Forced vital capacity (FVC) bronchodilator responsiveness (BDR) may affect the rate of chronic obstructive pulmonary disease (COPD) exacerbations and may have a role in determining clinical phenotypes of the disease, according to a study published in the Annals of the American Thoracic Society.1

Data suggests that beta blockers may be beneficial for preventing COPD exacerbations; however, the Beta-Blockers for the Prevention of Acute Exacerbations of Chronic Obstructive Pulmonary Disease (BLOCK COPD; Identifier: NCT02587351) study showed that use of the beta-blocker metoprolol is associated with a higher risk of severe COPD exacerbation.2-4

In the current study, researchers sought to determine the mechanism underlying these results by comparing changes in lung function over the course of the BLOCK COPD trial between treatment groups and by evaluating whether baseline bronchodilator response or early reduction in forced expiratory volume in one second (FEV1) or FVC was associated with exacerbation risk.1

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The investigators found that over a 336-day treatment period, patients in the metoprolol group had a significantly greater decrease in log-FEV1, from baseline to day 28 compared with those in the placebo group. Patients in the metoprolol group also had a significantly greater decrease in FVC from baseline to day 14 and 28, and a significantly greater decrease in log-FVC from baseline to visits 42 and 112 than individuals in the placebo group.1

Notably, there were no associations between early lung function reduction or interactions between lung function reduction and treatment assignment, and time to any or severe/very severe exacerbations. In addition, there were no interactions between the metoprolol group and baseline bronchodilator responsiveness measures on risk or rate of exacerbations. Nevertheless, those with baseline FVC bronchodilator responsiveness had a higher rate of severe/very severe exacerbations.1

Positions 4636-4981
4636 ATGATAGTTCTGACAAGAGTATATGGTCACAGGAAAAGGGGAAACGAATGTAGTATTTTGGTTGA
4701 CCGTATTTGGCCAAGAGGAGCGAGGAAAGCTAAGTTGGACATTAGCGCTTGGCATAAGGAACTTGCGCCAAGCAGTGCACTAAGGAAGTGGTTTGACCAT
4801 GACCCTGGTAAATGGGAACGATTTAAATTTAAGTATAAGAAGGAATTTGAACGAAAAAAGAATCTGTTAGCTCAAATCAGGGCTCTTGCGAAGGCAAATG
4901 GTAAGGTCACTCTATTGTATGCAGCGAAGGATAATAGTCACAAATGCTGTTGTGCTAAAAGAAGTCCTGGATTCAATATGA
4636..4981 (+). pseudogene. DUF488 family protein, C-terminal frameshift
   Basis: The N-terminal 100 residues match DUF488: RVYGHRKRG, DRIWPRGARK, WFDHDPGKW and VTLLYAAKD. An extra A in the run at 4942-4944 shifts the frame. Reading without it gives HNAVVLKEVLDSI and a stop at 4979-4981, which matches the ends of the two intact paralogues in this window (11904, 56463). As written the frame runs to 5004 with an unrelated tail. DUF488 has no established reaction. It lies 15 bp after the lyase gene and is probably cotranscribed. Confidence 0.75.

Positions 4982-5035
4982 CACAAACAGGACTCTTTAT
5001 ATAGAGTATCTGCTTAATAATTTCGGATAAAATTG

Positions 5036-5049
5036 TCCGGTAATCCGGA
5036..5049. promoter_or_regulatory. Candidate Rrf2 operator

The researchers concluded, “Metoprolol was associated with reduced lung function during the early part of the treatment period [of the BLOCK COPD trial], but these effects were modest and did not persist. Early lung function reduction and baseline bronchodilator responsiveness did not interact with the treatment arm to predict exacerbations; however, baseline FVC bronchodilator responsiveness was associated with a 60% higher rate of severe/very severe exacerbations.”1


  1. Parekh TM, Helgeson ES, Connett J, et al. Lung function and the risk of exacerbation in the BLOCK COPD trial. Ann Am Thorac Soc. Published online April 01, 2022. doi:10.1513/AnnalsATS.202109-1042OC
  2. Bhatt SP, Wells JM, Kinney GL, et al. β-Blockers are associated with a reduction in COPD exacerbations. Thorax. 2016;71(1):8–14. doi:10.1136/thoraxjnl-2015-207251
  3. Du Q, Sun Y, Ding N, Lu L, Chen Y. Beta-blockers reduced the risk of mortality and exacerbation in patients with COPD: a meta-analysis of observational studies. PLOS ONE. 2014;9(11):e113048. doi:10.1371/journal.pone.0113048
  4. Dransfield MT, Voelker H, Bhatt SP, et al. Metoprolol for the prevention of acute exacerbations of COPD. New Engl J Med. 2019;381(24):2304–14. doi:10.1056/NEJMoa1908142

This article originally appeared on Pulmonology Advisor